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Revolution of electron and that of the planets

  1. Jan 31, 2012 #1
    planets do not loose energy when they orbit the sun due to interplay of centripetal and centrifugal force. Then why is this system not able to explain that electrons do not loose energy while orbiting the nucleus?
  2. jcsd
  3. Jan 31, 2012 #2


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    Hi Aakash! :smile:
    The problem is that an accelerating charge emits electromagnetic radiation (and therefore loses energy).

    (this is easy to prove, and has nothing to do with quantum theory).

    So a planet with a net charge would lose energy. :wink:
  4. Jan 31, 2012 #3


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    Electrons also do not orbit the nucleus. This is Rutherford's antiquated view of the atom that has since been replaced by the understanding that electrons exist in "clouds" determined by their wavefunctions.
  5. Jan 31, 2012 #4
    thank you
  6. Jan 31, 2012 #5
    In fact a planet orbiting a star does lose energy, albeit extremely slowly, to gravitational radiation. This is very closely analogous to the way an orbiting charge loses energy to electromagnetic radiation. But gravity is a very weak force, so energy losses due to gravitational radiation are unmeasurably small except in special cases.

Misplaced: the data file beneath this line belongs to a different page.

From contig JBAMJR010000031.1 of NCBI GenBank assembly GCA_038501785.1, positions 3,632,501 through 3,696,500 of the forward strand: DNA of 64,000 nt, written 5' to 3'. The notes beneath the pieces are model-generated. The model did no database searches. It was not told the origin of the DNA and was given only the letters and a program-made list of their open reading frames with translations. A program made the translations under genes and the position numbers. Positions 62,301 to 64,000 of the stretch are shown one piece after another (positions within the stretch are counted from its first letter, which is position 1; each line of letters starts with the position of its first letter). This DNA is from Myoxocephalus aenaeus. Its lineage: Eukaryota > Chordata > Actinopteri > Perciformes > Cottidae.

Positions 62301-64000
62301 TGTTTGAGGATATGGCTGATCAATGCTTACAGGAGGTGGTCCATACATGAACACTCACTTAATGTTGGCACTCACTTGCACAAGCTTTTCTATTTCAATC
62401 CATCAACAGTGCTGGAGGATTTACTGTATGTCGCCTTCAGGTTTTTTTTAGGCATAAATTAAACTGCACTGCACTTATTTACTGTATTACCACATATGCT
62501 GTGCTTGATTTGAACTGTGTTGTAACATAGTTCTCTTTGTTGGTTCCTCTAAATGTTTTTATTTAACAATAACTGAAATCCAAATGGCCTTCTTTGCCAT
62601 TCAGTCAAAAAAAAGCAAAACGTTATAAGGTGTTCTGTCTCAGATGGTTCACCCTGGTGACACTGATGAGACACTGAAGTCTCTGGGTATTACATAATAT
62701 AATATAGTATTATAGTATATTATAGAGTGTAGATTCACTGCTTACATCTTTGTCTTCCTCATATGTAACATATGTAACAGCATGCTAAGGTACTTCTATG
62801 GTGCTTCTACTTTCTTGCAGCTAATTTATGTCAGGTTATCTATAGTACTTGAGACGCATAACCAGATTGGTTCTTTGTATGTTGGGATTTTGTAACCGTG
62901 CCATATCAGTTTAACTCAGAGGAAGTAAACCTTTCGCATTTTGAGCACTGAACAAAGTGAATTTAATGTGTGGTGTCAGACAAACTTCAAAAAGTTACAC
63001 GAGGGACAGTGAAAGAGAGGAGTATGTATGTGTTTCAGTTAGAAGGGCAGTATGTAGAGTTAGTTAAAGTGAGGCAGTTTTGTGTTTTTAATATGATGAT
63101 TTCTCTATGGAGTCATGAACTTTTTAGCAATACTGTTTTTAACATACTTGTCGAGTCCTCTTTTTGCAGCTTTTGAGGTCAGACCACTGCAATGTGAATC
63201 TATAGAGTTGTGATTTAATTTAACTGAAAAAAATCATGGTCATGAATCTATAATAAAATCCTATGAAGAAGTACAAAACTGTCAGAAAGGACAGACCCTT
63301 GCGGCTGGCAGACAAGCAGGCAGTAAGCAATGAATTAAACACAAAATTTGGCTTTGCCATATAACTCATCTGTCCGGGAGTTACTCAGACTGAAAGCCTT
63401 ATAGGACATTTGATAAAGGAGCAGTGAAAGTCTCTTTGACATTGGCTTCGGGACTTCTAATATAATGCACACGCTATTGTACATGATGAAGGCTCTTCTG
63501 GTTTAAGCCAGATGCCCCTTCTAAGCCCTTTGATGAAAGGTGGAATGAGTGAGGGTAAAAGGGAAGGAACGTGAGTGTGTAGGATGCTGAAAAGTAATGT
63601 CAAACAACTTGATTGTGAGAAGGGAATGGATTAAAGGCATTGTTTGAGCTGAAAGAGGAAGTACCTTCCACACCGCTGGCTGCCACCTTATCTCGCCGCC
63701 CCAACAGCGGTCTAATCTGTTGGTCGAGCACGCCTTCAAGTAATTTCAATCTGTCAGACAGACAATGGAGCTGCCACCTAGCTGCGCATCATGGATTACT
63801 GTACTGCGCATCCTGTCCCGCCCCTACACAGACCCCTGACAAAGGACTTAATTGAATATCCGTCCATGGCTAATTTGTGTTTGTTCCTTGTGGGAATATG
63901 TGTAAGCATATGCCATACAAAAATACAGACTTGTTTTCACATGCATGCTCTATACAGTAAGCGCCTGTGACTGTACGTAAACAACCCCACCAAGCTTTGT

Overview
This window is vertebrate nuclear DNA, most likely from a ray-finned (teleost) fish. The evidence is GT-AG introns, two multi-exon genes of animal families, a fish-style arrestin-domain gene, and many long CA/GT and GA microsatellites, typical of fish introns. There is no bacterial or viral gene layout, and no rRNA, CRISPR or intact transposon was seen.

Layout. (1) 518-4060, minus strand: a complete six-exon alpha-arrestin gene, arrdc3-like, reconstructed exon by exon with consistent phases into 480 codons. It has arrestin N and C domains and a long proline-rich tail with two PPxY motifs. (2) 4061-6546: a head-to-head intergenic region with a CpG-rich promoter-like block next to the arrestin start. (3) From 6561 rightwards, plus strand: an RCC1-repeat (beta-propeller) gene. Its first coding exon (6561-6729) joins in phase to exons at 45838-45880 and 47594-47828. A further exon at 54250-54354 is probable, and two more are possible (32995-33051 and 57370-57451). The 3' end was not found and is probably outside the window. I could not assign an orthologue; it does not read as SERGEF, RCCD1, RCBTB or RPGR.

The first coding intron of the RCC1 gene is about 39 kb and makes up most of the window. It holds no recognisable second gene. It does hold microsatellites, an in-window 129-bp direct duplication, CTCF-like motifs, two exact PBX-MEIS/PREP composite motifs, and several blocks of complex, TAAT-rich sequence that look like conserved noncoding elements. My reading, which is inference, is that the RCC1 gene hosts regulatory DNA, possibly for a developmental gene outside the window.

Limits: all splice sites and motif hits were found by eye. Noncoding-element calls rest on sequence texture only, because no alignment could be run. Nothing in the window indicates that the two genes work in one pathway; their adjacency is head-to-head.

In both cases, the point is that while centripetal and centrifugal forces do balance out, there is another force acting on the orbiting body. The radiation it emits "pushes back" on it, so there is a drag force that slows the body down and causes it to spiral inward.

    To explain why this doesn't happen to electrons in atoms we need quantum mechanics.
  7. Jan 31, 2012 #6

    Not really. According to Newton's first law - "The velocity of a body remains constant unless the body is acted upon by an external force", i.e. in the abscence of such, it remains in motion. Then come the centripetal and centrifugal forces.

    Your example is a very bad analogy, but i'd say they don't lose energy because they are not really in motion. Lots of stuff at the micro scale is motion-like, real-like, spinning-like, etc. -like(but not quite so in reality).
  8. Jan 31, 2012 #7


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    In GR, frame dragging induces orbital instability.
  9. Feb 1, 2012 #8
  10. Feb 1, 2012 #9

    D H

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    One problem with that: Newton's laws are not (exactly) correct. They are instead approximately correct in a limited regime velocities that are very, very low compared to the speed of light, distances that are very, very large compared to the Schwarzschild radius.

    The_Duck in post #5 was referring to one of the predicted effects of general relativity. Gravitational radiation is immeasurably small in the case of the planets orbits about the Sun. The effect is not so small in the case of two very massive object orbiting very close to one another. It has in fact been observed. The observations eventually led to the discoverers receiving the 1993 Nobel Prize in physics.
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